Q&A: The £92 computer and the UK IT workforce

Race Online 2012 logo

Remploy has just unveiled its low-cost refurbished computer line-up, offering people with disabilities, those on low incomes, older generations and others excluded from society the chance to get online and develop IT skills as well as boost their confidence.

PCs featuring a flat screen monitor, mouse and keyboard and running Windows or Ubuntu and Office are available from 92 from Remploy's ecycle website.

The launch of the low-cost kit prices start at 92 depending on your chosen configuration - falls under Martha Lane Fox's umbrella Race Online 2012 initiative, of which Remploy is a local digital champion.

"I am excited about the possibilities this low-cost PC presents for the many people in the UK who so far have simply not been able to afford to get online," said Lane Fox.

"Remploy's mission is to expand opportunities for disabled and disadvantaged people. The 92 PC now means they are opening doors both online and in the workplace."

IT PRO spoke to Chris Sutton, general sales manager at Remploy which provides specialist employment services for people with disabilities about the announcement and what it means for those it's reaching out to.

Who will benefit from this low-cost equipment?

The excluded. People who haven't got funds or silver surfers who may have the money but want to try a lower cost option first to help their learning. Low income families will also gain as will people on benefits in addition to those at the high end.'

Remploy's mission is to expand opportunities for disabled and disadvantaged people. The 92 PC now means they are opening doors both online and in the workplace.

Remploy is all about providing sustainable jobs for disabled people. Hopefully providing disabled people with low-cost machines means they can learn skills, help find work and be more socially included.

Some of the people we work with might only see one person a week, while collecting incapacity benefit. They're not having much of a life. Hopefully by giving them PCs with internet access, it will assist with job hunting and help ensure they are more socially included.

Has this idea been in the pipeline for long?

We've been discussing it with various partners for the last 12 months. The Race Online initiative has brought all the partners together.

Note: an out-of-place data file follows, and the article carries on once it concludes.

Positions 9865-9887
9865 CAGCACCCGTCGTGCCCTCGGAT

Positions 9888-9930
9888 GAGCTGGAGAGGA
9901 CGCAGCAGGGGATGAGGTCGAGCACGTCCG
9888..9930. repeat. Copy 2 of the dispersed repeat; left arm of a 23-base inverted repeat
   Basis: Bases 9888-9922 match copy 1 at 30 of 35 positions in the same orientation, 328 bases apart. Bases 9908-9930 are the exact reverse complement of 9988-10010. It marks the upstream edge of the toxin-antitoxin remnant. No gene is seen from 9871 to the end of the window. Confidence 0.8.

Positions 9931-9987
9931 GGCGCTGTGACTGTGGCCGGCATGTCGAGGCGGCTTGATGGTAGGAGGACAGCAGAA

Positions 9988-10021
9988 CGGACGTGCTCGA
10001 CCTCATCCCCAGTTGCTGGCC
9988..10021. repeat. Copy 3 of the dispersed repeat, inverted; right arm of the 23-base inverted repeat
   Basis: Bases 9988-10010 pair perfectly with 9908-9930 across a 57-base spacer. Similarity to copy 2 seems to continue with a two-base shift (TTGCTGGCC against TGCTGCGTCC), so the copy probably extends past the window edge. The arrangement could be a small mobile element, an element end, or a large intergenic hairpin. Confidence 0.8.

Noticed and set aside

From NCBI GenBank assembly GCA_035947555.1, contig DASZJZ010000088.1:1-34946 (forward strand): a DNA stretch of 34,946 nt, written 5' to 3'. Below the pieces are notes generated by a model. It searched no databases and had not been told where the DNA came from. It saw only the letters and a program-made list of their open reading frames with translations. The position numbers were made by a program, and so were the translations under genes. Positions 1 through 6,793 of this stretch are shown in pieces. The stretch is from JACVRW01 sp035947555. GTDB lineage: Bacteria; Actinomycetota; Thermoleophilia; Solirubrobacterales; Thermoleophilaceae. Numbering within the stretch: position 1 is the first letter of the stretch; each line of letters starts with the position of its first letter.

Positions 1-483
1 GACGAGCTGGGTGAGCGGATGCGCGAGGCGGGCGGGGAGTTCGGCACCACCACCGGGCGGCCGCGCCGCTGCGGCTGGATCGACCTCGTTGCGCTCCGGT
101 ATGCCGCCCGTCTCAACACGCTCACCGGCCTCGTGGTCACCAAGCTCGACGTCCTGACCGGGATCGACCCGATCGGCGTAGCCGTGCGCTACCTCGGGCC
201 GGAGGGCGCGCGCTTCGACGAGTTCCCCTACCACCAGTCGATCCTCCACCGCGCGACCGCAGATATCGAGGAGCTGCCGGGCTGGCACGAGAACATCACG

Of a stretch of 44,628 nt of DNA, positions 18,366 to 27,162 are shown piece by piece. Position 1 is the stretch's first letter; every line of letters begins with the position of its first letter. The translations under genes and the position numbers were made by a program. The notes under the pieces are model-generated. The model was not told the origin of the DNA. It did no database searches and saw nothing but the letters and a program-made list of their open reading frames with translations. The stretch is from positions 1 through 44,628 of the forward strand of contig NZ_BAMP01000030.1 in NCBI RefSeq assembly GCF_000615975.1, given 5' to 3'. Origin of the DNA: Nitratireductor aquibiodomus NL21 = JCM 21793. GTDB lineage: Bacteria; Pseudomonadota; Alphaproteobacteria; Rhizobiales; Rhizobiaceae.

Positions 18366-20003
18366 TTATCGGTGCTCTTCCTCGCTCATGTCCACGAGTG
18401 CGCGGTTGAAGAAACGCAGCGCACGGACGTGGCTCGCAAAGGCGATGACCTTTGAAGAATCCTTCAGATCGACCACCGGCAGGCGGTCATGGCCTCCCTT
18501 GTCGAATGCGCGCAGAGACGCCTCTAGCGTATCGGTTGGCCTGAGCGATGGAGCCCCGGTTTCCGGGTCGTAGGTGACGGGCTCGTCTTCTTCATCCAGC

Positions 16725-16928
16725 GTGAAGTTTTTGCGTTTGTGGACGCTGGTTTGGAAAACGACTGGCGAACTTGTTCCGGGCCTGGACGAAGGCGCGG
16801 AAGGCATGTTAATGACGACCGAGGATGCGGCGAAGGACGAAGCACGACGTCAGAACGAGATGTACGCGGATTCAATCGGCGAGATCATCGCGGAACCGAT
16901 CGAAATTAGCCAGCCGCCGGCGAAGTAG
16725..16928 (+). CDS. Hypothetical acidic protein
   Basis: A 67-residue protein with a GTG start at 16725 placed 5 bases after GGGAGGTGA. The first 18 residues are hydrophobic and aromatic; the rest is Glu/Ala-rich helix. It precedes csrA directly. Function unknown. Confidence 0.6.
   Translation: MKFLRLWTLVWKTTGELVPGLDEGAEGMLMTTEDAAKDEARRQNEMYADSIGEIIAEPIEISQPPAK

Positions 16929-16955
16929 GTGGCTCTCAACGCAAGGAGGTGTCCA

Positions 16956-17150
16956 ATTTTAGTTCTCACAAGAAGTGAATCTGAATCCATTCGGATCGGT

What other partners are involved?

Microsoft provides the software. We're a registered refurbisher so we are able to get Windows 7, XP and Office at low cost. We're also providing an Ubuntu version so consumers have a choice.

There's a Three mobile dongle for people who don't have a telephone. But more fixed line options will be announced in the next few days.

Support is provided by Positive IT Solutions, which also played a role with the computers for the Home Access scheme.

Can we expect this initiative to evolve and offer other products in the future?

I think so. We will be listening to our customer base and what, perhaps, the scheme is lacking or extra nice things they'd like to have.

We've started talking to an organisation called Alex, an OS which sits on top of Ubuntu. It's designed for silver surfers. There will also be accessibility software on there to help people. A number of units are already pre-imaged and we'll start to roll it out to others.

Maggie Holland

Maggie has been a journalist since 1999, starting her career as an editorial assistant on then-weekly magazine Computing, before working her way up to senior reporter level. In 2006, just weeks before ITPro was launched, Maggie joined Dennis Publishing as a reporter. Having worked her way up to editor of ITPro, she was appointed group editor of CloudPro and ITPro in April 2012. She became the editorial director and took responsibility for ChannelPro, in 2016.

Her areas of particular interest, aside from cloud, include management and C-level issues, the business value of technology, green and environmental issues and careers to name but a few.